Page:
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Issue Date: February 2013


Life in the Interrogative


Tricia Springstubb

Why do cats purr? When's the next No. 41 bus? Where are the books with magic spells that really work? What's a fractal? How do you spell Cartoon Network? What time is it in China?

I’ve worked for more than 10 years in the children’s room of the Shaker Heights Public Library, but the confidence young patrons place in me is still humbling. Stepping up to our desk, they fire away, one question after another, sure we’ll know the answers. Nothing beats finding what a child is looking for. When his face lights up, it’s as good as being a rock star. Other times, it’s more like being part of a vaudeville routine.

Child: Do you know where my father is?

Librarian: No, but your mother’s right over there.

Child: She doesn’t know where he is either.

The status of know-it-all may be the only aspect of the librarian’s role that has remained constant over the years. The only one of us who wears a bun is the young guy over in
movies and music. The shushing finger to the lips? Don’t make us laugh.

This isn’t the library of our childhoods. These days, the questions that stump librarians, the ones that keep us lying awake, are usually the ones we ask ourselves.

Shaker Heights is an inner-ring suburb facing lots of challenges. A recent report says that in the last decade, poor suburban populations grew almost five times faster than their urban counterparts. That surprises no one sitting behind the children’s room desk.

When East Cleveland’s budget crisis briefly forced it to close the main library, parents demanded: “What are our kids supposed to do now? Where are they supposed to go?

For many children, a library’s primary purpose has become a place to hang. A place to feel safe, to get warm, to cool off, to wait untll parents get off work, to hide from parents who are out of work, to play computer games or eat or sleep or otherwise pass the long stretches of time when they have no place else to be.

Can’t you make that boy quit bothering me? You got poster board and markers for my project? Where are the books about, you know ... somebody died? My stepfather got mad and I ran out of the house without my coat and now what should I do?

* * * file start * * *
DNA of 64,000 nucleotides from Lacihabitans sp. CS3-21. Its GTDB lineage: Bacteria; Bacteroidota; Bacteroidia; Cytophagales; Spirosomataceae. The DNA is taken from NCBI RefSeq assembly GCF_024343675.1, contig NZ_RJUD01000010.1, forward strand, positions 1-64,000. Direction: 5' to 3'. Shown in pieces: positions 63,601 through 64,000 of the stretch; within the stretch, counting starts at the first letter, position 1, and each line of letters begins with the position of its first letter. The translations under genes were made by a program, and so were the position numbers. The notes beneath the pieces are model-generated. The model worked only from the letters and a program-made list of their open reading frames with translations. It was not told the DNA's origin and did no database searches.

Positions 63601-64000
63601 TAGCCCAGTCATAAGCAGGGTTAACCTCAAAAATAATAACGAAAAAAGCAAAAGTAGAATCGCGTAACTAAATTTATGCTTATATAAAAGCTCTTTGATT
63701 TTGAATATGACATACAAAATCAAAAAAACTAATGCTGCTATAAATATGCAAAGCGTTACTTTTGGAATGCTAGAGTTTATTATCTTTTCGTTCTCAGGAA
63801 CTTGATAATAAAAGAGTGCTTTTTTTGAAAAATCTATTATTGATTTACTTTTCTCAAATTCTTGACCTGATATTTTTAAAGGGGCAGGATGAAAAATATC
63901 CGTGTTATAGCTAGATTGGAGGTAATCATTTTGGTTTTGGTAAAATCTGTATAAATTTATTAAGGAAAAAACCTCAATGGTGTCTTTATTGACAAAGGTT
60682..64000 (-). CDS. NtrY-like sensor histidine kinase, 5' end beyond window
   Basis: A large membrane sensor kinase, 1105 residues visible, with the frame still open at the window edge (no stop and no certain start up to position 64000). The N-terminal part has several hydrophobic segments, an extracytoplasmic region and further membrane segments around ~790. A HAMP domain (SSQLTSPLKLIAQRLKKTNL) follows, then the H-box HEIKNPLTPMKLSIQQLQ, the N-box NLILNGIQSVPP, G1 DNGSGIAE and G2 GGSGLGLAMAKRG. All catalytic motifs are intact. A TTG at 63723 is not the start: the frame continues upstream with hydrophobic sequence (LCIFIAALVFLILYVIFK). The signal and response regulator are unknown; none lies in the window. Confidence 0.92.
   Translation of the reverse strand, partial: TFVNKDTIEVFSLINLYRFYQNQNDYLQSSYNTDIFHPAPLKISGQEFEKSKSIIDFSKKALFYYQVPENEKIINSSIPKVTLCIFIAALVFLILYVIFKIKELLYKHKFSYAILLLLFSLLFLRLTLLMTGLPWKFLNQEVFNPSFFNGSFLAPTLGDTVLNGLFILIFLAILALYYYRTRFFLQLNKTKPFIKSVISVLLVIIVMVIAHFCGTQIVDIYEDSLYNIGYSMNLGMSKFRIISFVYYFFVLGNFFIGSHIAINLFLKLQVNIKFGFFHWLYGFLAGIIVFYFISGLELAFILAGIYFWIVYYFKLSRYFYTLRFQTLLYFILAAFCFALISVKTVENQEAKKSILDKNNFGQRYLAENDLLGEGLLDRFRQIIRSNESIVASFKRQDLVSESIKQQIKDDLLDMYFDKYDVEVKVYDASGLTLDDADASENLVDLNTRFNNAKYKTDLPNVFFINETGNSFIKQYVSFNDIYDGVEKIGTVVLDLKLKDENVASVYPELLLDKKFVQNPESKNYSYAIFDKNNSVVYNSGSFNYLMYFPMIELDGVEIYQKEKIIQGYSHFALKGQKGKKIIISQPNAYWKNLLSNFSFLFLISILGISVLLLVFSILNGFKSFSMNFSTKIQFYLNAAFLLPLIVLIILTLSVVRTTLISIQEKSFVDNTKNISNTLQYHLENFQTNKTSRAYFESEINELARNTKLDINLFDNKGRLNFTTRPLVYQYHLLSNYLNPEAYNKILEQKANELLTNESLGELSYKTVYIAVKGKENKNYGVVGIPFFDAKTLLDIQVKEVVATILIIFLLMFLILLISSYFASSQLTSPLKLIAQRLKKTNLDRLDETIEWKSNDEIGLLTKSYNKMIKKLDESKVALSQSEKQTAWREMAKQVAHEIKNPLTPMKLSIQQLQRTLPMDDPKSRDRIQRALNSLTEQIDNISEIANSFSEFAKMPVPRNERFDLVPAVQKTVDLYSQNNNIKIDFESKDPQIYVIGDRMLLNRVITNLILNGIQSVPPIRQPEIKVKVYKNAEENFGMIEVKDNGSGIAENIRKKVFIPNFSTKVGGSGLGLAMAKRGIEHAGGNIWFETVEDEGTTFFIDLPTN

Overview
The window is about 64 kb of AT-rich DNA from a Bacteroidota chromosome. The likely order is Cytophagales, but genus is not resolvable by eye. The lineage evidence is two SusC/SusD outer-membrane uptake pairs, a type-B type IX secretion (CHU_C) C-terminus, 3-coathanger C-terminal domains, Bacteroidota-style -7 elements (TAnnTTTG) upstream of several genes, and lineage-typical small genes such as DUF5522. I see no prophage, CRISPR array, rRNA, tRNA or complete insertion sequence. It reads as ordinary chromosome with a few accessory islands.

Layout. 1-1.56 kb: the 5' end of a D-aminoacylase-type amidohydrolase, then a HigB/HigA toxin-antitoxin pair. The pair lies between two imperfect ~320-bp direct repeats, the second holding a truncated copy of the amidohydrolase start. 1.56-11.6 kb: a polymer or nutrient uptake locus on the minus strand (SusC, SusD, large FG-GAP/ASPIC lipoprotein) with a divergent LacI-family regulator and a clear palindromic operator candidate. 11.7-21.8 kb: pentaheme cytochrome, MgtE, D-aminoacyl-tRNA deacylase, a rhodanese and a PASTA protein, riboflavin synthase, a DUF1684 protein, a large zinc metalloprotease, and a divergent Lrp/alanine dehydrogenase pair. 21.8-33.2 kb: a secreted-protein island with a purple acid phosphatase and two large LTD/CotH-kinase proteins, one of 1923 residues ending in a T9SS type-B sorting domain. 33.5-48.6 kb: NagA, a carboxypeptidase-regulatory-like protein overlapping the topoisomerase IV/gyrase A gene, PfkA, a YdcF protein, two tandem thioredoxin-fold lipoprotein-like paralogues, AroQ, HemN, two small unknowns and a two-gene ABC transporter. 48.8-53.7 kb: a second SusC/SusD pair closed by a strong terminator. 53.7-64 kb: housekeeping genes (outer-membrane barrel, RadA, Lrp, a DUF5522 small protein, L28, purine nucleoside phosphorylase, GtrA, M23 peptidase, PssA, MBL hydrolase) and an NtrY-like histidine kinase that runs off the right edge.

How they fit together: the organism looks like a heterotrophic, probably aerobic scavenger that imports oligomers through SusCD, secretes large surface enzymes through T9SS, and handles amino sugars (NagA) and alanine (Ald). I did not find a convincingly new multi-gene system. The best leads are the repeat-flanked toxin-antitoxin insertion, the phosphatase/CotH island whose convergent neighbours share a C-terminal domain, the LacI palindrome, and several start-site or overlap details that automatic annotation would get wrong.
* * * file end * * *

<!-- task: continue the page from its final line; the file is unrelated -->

Questions — they’re the heart of our job. No child disturbs a librarian as much as the one who never asks a thing, who passes through the building without ever making use of us.

One afternoon, a parent complained that the toddler bathroom had been locked for a long time. We knocked, and at last a teenage boy who should’ve been in school burst out and made for the exit. Inside, a teary girl with smeared mascara told us that if we called her mother, she’d get kicked out of the house.

Someone took her into the story-hour room, where the quilt was still on the floor and the flannel board still set up. It was only a heartbeat since she’d been young enough to count the yellow ducks and sing along with “Old MacDonald.”

What went wrong for her? Could it still go right? What did she need and could we get it for her? Or was it arrogance or naiveté to think the library could make a difference?

As things get rougher for families, more teachers, librarians and other professional optimists ask, sometimes sadly, sometimes furiously, where the boundaries are. Where does our commitment to kids’ lives end?

Who knows the answer to questions like these? Not me.

Someone tugged on my sleeve. Looking down, I found a boy the size of a fire hydrant, asking for that green book with T. rex on the cover. I sped straight to the shelf and whipped it out, a magician producing the card hidden deep in the deck. I threw in a story about a dinosaur who hates to go to bed. Riveted by his books, the boy barely acknowledged me. I was the library lady, after all. He expected no less of Ms. Know-It-All.

Back at the desk, I made a feeble attempt to tell myself I was doing an OK job. But that day, the questions I could answer were puny compared to those I couldn’t.

The world has always come through the doors of the public library, but these days it doesn’t lower its voice. More and more, the needs that librarians struggle to fill are immense.

But a librarian hates nothing — trust me, nothing! — so much as an unanswered question. So even as we fear not knowing the answer, or giving a pitifully inadequate one, we beam thought-rays at the kids coming through that door. Tell us what you need. If you don’t know, let’s figure it out together. Because we’re here to learn, too.


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